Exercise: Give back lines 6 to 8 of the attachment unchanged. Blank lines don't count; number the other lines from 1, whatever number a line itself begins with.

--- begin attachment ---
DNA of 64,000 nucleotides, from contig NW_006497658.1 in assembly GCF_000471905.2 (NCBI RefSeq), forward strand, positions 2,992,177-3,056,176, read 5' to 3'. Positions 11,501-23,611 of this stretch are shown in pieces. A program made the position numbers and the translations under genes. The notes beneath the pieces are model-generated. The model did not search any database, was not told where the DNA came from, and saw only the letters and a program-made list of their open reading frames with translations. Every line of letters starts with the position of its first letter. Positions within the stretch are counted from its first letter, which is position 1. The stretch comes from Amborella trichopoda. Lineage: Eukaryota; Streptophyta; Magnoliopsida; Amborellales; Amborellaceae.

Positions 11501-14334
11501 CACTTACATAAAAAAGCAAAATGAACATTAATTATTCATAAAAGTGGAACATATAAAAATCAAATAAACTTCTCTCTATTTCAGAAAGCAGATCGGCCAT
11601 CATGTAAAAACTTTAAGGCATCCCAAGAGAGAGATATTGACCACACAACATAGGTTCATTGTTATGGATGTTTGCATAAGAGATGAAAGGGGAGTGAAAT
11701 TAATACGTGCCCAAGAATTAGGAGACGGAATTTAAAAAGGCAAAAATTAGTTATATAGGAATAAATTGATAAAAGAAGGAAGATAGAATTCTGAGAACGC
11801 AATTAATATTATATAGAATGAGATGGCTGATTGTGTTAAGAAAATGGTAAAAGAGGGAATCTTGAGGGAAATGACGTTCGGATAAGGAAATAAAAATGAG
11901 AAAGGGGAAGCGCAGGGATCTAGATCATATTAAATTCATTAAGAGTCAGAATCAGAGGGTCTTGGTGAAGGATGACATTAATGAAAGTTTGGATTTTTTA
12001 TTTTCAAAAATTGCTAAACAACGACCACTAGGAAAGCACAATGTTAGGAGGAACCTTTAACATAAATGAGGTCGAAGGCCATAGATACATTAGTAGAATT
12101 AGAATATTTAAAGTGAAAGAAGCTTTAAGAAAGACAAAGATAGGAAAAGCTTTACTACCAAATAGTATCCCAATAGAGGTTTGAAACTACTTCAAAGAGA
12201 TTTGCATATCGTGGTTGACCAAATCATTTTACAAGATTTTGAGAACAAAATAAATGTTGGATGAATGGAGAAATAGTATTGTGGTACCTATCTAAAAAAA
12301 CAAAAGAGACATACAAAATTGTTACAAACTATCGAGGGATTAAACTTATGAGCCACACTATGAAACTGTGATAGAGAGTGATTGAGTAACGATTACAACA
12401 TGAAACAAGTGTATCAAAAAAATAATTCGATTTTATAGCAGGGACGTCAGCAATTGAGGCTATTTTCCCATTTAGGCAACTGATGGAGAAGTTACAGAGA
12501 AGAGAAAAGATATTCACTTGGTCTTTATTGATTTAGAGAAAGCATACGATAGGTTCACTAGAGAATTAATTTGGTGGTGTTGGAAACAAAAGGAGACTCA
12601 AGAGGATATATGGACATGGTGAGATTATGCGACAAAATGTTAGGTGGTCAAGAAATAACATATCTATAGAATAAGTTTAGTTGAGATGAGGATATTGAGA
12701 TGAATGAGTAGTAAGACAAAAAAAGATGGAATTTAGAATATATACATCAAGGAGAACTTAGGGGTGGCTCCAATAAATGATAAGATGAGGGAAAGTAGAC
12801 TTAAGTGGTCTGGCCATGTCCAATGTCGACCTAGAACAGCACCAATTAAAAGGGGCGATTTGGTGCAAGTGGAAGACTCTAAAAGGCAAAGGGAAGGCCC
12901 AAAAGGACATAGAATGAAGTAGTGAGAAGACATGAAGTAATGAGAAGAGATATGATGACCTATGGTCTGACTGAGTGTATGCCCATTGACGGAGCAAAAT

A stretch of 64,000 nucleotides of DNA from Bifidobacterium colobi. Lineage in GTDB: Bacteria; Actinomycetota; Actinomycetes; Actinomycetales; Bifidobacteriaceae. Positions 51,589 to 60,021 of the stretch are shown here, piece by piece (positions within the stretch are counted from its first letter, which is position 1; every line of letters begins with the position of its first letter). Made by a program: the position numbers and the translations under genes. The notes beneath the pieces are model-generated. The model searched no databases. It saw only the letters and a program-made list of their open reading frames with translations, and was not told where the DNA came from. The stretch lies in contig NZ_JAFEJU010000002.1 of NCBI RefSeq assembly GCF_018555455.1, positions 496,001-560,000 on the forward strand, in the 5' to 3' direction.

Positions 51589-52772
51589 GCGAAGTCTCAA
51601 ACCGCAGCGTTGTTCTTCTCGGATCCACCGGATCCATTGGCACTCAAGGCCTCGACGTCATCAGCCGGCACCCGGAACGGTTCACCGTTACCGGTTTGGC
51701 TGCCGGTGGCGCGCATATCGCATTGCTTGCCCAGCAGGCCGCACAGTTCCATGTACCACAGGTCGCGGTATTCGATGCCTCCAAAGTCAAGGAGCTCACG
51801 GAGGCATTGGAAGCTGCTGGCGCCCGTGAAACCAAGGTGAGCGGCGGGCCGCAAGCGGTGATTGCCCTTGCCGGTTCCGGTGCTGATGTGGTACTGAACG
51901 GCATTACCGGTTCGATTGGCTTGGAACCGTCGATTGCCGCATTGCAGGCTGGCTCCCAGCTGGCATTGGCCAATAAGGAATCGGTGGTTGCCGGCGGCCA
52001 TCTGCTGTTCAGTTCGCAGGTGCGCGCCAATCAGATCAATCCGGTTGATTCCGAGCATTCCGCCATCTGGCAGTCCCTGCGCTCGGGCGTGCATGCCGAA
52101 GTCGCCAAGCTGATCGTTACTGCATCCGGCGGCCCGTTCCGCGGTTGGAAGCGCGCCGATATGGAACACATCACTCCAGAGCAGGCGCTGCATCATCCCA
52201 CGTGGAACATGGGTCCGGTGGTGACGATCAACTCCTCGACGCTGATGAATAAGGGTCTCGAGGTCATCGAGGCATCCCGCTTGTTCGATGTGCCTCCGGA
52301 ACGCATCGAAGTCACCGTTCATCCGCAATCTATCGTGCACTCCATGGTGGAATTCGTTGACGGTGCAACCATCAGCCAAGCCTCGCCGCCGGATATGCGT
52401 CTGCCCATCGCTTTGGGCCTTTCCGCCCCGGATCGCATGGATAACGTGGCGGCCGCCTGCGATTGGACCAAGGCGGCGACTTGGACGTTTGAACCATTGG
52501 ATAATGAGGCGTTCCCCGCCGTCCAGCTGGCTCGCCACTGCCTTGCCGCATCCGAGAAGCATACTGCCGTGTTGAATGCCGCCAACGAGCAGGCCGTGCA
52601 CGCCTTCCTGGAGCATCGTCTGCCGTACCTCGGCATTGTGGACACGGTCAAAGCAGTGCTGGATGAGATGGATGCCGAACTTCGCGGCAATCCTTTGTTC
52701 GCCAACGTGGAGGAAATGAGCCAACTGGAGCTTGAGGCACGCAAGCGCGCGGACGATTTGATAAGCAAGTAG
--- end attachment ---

11801 AATTAATATTATATAGAATGAGATGGCTGATTGTGTTAAGAAAATGGTAAAAGAGGGAATCTTGAGGGAAATGACGTTCGGATAAGGAAATAAAAATGAG
11901 AAAGGGGAAGCGCAGGGATCTAGATCATATTAAATTCATTAAGAGTCAGAATCAGAGGGTCTTGGTGAAGGATGACATTAATGAAAGTTTGGATTTTTTA
12001 TTTTCAAAAATTGCTAAACAACGACCACTAGGAAAGCACAATGTTAGGAGGAACCTTTAACATAAATGAGGTCGAAGGCCATAGATACATTAGTAGAATT